6 data security trends to expect in the New Year

Healthcare organizations need to fine-tune existing cybersecurity approaches or implement new measures focusing on both people and processes.

In today’s digital world, cyberattacks are becoming increasingly prevalent. By 2021, annual damage from security breaches is projected to reach $6 trillion, according to according to Cybersecurity Ventures, and over the next five years, global spending on cybersecurity products and services is expected to exceed $1 trillion, the research organization says.

In the healthcare sector specifically, healthcare organizations can face as many as 100,000 security events a day, according to a Ponemon Institute report. So far this year, more than 4 million patient records have been hacked, according to estimates from Protenus, a security firm.

As both internal and external actors continue to uncover new avenues to corrupt corporate systems and expose sensitive data, organizations need to fine tune existing approaches or implement new measures focusing on people, processes and to ensure security in the New Year.

Here are six major trends that will become commonplace in 2018.

1. The cyber security resource shortage increases
It is no secret that there is a massive shortage of cybersecurity talent globally. Hundreds of thousands of unfilled cybersecurity roles remain open in 2017. In the United States, there are 350,000 to be exact, and in 2018 this number will only continue to grow.

2. Outsourcing of security services expands
With the human talent shortage comes the issue of organizations not having enough in-house talent to effectively address security incidents and issues. Companies will continue to look to vendors and managed services providers to help manage and mitigate security incidents and challenges.

3. More women enter in cyber security
According to recent research, only 11 percent of the world's information security workforce are women. A number of organizations are dedicated to helping women succeed in cyber security, such as Women's Society of Cyberjutsu (WSC). The lack of security talent also presents a massive opportunity in 2018 for women to enter the field to make up for the talent shortage currently seen in cybersecurity.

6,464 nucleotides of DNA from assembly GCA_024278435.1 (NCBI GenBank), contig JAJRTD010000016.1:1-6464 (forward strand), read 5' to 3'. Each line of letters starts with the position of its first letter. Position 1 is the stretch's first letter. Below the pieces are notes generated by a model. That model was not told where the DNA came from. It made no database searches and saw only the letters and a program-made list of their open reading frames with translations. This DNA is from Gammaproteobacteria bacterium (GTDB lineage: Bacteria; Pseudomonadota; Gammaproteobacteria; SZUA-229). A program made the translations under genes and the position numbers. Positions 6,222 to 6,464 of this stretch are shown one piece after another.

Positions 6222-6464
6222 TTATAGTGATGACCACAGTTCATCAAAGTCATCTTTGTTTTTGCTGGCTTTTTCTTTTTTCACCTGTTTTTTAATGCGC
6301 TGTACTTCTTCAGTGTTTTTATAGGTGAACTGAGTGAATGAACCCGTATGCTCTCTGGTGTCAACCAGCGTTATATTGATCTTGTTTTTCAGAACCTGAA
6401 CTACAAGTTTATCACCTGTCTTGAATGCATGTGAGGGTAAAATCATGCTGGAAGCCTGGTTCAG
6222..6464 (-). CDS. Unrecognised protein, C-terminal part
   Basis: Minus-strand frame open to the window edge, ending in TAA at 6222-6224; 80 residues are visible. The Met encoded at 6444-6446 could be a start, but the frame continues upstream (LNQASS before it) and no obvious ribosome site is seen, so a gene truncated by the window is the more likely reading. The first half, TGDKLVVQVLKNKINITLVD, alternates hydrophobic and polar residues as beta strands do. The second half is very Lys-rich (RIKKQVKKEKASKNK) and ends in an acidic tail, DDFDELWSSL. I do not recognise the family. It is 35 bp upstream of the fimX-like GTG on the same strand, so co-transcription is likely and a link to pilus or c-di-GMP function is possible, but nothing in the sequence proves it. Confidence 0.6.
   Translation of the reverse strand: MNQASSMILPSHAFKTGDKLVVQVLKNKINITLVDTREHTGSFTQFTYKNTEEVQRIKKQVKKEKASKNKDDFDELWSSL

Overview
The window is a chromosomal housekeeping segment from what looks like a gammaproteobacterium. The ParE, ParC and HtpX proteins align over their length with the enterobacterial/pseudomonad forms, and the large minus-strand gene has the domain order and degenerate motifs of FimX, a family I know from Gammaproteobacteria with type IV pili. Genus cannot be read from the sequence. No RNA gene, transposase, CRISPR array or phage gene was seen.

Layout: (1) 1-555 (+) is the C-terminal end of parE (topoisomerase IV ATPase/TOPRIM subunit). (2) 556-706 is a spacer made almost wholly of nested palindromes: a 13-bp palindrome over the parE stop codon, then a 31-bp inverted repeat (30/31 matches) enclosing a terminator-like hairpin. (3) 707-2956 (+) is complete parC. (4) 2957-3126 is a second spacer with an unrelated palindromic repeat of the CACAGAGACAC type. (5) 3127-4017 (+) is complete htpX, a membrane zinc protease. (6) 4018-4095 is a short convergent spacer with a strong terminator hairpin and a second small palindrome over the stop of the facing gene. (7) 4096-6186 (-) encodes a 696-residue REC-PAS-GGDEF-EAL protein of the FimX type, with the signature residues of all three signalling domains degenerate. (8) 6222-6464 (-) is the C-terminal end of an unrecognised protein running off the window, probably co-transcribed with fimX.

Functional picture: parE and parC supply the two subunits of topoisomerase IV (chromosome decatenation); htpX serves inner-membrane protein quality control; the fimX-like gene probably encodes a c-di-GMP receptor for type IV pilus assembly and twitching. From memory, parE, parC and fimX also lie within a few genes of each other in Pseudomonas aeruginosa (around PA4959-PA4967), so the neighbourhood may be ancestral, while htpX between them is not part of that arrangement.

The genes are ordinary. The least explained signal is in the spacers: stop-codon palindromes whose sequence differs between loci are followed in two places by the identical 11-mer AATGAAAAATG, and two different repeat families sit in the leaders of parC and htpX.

4. Automation and orchestration assists
Even organizations that do have skilled security talent in-house find it very challenging to decrease the mean time to detect and the mean time to remediate security incidents. This is mainly because of the fact that communication workflows and extremely simple tasks slow things down. In 2018, expect more and more organizations to turn to security automation and orchestration tools to overhaul internal processes and augment lines of communication.

5. Social engineering gains traction
Social engineering tactics have been used successfully for decades to gain a way in the door with little technical effort and the tactic isn't slowing down any time soon. Security resources often spend a massive amount of time dealing with incidents caused by human error. According to research, the vast majority of these attacks involve people, and the only real way to address this problem is through education and awareness training. In 2018, look for companies to invest more time and effort in strengthening the first line of defense, people.

6. Hackers increasingly focus on people
Whether it comes from social engineering or from an insider threat, the human attack surface will continue to reach new heights. There are currently 3.8 billion internet users as of 2017 and that number is expected to reach 6 billion by 2020. In 2018, look for organizations to shift focus and look for solutions that focus on the people problem. To combat these threats, organizations have to put together a plan that outlines the processes that best align with protecting the business and uses the power of various technologies to detect insider threats, streamline the investigation process, prevent data loss, and effectively respond.

Security breaches are inevitable in today’s technology-driven economy. As more companies look to mitigate risks through proven resources, qualified experts, and more, we’ll continue to see these trends evolve for years to come.

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